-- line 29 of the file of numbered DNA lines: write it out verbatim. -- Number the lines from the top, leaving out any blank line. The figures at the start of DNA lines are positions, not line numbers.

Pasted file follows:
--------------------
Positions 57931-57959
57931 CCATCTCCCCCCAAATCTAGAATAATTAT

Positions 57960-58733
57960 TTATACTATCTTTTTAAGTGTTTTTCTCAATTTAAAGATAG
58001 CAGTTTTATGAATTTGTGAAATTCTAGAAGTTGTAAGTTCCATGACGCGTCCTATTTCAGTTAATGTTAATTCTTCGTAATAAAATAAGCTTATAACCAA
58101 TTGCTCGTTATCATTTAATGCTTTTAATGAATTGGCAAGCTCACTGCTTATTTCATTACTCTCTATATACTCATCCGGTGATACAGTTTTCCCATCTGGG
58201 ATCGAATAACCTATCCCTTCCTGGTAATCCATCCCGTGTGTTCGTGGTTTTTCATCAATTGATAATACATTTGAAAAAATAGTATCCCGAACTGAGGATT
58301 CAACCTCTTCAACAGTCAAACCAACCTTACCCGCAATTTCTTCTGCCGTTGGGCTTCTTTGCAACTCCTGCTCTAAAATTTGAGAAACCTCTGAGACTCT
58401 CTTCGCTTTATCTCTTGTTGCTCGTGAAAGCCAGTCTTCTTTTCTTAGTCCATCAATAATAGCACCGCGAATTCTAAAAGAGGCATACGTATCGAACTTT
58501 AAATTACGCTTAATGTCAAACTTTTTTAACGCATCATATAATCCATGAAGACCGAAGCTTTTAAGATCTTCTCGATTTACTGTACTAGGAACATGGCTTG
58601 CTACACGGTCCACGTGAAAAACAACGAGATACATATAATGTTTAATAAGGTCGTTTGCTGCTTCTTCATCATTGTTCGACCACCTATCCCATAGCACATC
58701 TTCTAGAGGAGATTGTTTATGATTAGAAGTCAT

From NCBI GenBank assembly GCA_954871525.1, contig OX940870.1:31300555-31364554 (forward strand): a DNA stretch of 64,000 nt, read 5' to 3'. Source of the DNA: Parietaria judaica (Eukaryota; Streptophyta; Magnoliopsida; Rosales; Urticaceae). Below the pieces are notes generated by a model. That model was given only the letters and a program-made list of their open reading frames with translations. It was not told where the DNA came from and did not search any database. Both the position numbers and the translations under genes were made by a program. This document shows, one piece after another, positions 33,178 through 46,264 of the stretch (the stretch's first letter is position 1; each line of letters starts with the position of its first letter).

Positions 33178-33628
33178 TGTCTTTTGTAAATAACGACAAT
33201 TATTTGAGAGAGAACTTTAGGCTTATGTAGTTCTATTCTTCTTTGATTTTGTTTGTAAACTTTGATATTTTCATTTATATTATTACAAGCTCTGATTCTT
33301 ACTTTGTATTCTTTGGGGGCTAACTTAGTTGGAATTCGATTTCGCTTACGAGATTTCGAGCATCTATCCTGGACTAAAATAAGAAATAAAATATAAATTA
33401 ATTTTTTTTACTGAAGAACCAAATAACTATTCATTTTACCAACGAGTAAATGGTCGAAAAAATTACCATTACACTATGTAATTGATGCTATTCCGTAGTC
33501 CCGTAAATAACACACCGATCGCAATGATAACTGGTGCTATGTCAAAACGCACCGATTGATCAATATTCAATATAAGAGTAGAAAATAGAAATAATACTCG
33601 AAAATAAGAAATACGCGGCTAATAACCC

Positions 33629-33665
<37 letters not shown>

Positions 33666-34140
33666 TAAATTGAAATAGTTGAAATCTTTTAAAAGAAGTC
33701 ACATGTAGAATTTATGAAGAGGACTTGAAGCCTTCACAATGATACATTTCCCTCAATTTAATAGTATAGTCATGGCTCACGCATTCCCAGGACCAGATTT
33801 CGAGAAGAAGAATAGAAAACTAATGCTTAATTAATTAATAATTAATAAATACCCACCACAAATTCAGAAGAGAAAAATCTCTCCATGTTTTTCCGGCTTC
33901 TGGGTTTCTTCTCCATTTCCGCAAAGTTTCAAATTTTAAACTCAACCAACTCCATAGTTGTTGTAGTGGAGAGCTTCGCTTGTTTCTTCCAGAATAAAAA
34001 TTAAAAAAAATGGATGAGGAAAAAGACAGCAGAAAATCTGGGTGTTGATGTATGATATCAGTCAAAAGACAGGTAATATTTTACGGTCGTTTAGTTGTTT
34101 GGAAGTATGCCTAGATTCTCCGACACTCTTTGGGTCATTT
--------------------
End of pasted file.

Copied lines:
34101 GGAAGTATGCCTAGATTCTCCGACACTCTTTGGGTCATTT